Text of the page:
The less frequently used surfaces, however, tend to be clutter magnets. And I really wanted to get surfaces done because we need space for gift-wrapping, plus we have someone coming in tomorrow to look at a malfunctioning appliance.

So, I decided to use two strategies:

  1. Before and after photos. Taking pictures before cleaning and after cleaning help you see the progress you have made, so that even if you don’t get a surface entirely clear, you still feel like you’ve accomplished something. Also, blogging bonus: taking photos and posting them online force me to look at my living space more objectively. For example, looking at the photos, the same book appeared in two different before photos. So I did the thing where I tried to reduce mess in one area, by increasing mess in another. (Don’t worry, it made it home to the bookshelf.) Also, I really need to empty the bottles recycling bin.
  2. Timer. Giving myself a definite start time and a definite end time for a task forces me to do that task in the time allotted. Otherwise, I could tell myself to do something, you know, when I get to it… as long as it gets done… like, by the end of the day maybe? No, that doesn’t work. I am too good at procrastinating. So I took my before photos, turned on an episode of Doctor Who, and then took my after photos during the doo doo doo as the credits rolled.

Did I make every surface one hundred percent clear? No, but I definitely made progress, even with the table in the bottom photos. And now, looking at that photos, I am seeing things that are there temporarily (gift receipts on the arm of the loveseat will be packaged with presents soon) and things that need new permanent homes (what am I going to do with those Halloween cups the week before Christmas?). So while I know I’m not done, I know the steps I am going to take next.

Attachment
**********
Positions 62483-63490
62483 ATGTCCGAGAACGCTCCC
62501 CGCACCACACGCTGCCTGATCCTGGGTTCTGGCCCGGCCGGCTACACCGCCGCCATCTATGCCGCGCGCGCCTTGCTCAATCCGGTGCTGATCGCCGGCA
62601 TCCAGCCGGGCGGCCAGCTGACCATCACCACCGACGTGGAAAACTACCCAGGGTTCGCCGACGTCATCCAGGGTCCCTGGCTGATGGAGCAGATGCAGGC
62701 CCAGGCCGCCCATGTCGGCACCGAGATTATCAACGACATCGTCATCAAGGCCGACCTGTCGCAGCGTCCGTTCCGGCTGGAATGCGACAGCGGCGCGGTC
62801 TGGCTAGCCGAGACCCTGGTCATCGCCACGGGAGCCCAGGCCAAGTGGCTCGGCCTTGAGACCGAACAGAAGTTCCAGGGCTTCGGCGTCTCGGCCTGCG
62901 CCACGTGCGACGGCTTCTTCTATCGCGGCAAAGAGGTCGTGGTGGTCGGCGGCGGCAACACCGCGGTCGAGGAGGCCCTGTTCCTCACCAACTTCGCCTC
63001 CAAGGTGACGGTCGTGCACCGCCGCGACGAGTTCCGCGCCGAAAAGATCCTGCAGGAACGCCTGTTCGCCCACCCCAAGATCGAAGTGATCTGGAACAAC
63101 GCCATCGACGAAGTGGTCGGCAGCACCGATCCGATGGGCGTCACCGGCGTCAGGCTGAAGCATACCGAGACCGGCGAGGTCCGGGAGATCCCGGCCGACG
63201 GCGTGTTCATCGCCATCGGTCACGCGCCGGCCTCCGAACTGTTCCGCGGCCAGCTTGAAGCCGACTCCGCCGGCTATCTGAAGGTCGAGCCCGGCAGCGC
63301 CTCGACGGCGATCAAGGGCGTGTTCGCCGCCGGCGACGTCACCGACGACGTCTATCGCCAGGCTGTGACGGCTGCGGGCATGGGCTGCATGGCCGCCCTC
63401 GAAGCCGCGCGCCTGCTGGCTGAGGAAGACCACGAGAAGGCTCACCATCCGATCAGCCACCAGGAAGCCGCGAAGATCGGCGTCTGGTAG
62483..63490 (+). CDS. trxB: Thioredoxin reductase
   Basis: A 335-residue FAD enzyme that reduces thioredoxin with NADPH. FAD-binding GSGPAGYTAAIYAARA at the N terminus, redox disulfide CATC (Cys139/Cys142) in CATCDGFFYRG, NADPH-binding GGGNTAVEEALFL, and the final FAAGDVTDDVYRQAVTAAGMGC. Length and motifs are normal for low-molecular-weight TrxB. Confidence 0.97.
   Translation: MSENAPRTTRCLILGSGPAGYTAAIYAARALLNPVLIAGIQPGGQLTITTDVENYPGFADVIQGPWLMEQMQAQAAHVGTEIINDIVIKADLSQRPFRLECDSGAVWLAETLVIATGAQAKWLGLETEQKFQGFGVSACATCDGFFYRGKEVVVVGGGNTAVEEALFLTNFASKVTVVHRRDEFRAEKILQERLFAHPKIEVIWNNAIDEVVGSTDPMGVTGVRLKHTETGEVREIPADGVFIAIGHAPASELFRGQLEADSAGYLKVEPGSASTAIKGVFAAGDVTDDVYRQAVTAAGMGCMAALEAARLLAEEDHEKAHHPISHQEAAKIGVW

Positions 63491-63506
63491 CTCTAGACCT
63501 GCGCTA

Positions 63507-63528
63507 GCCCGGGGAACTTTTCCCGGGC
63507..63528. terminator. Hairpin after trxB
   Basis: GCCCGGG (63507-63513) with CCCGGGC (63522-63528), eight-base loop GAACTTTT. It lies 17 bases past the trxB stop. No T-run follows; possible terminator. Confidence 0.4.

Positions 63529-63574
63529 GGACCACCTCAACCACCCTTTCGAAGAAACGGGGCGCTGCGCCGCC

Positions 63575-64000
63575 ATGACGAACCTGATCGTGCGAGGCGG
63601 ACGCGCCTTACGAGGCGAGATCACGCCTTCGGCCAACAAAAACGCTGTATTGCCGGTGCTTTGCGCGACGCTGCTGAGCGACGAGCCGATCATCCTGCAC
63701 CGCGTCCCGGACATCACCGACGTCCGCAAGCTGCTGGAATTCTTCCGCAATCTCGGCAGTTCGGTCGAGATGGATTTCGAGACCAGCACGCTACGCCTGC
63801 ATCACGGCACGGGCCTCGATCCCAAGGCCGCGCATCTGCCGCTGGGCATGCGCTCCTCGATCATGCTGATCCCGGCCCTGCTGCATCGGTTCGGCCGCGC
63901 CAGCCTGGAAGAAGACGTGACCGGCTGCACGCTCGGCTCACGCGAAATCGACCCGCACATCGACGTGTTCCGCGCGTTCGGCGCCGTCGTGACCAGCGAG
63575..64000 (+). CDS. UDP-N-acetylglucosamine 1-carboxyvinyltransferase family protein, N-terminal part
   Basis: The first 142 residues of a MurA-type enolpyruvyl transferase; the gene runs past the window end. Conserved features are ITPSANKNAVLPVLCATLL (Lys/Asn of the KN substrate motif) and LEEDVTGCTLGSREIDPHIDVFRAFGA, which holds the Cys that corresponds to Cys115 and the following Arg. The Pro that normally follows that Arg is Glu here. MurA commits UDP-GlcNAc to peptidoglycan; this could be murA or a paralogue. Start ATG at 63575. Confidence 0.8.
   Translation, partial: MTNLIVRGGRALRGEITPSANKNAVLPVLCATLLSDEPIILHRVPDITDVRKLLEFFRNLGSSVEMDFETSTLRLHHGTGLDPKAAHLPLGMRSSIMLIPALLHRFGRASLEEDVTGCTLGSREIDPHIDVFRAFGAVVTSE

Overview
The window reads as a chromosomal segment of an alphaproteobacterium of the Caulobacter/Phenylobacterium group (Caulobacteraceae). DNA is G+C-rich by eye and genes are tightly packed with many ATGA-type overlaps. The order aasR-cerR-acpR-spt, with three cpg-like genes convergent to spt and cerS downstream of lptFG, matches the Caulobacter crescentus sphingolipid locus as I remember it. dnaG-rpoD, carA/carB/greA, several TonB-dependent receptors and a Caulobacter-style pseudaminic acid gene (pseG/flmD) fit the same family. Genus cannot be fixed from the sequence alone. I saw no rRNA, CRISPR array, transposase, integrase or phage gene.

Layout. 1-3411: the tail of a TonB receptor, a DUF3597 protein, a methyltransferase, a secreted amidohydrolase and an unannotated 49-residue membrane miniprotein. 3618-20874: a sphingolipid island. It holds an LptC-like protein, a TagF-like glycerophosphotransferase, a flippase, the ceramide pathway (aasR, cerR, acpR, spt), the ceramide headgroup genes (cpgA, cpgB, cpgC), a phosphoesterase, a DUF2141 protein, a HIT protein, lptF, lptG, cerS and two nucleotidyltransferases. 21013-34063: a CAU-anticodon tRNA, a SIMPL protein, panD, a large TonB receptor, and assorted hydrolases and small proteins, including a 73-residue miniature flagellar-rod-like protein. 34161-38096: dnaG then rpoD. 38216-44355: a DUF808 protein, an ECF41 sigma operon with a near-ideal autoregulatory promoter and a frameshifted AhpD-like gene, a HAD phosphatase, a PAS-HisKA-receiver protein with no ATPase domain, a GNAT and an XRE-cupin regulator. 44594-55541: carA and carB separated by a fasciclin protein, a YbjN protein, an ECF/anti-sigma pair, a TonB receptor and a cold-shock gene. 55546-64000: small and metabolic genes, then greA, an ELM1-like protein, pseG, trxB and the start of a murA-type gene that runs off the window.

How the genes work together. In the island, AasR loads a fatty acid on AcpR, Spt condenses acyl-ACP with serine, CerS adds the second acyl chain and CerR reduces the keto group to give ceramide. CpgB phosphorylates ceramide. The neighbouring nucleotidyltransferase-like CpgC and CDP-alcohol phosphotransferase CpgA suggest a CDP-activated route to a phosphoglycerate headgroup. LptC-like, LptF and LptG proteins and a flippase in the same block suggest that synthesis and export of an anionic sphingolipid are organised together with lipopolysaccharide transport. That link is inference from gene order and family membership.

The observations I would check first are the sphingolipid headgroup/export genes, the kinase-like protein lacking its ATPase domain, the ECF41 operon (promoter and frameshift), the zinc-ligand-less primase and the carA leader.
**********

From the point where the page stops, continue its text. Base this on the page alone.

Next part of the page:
The basic way I worked was a lite version of UfYH, which is a link you should only click if you are okay with obscenity. There’s an app version you can get for iOS called Unfilth Your Habitat, but the Google Play/Android version has the real, mature-rated name. (“Unfilth” is a euphemism for the app title only; the app itself contains 100% of the profanity). If you don’t mind the vocabulary, though, it’s got loads of great advice about housekeeping for people with less-than-positive attitudes towards housekeeping, for whatever reason. I find I also apply a lot of the fundamentals in my classroom, or with school-related work. And when my classroom is mostly organized, I feel more in control of it, and more self-possessed.

Wednesday Website: Copy Paste Character


☼ ☁ ❄ ☔

This is a part of the script I have copies of for our school morning announcements. Students just circle the symbol for today’s weather report and keep moving. It takes up minimal space on our script, which leaves more room for more varied items to report, like birthdays and special announcements.

So how do I get those icons in? I copied and pasted them from a website called Copy Paste Character. It’s exactly what is says in the URL. You go there, find a character, and copy it so you can paste it elsewhere.

You can use the symbols to share some ❤ or help your colleagues new to using Apple products how to take ⌘. You can make things a little more musical ♬. It might be helpful when making differentiated sentences for early readers, or helpful signs or labels for classrooms and school events.

Copy Paste Character makes the ✄!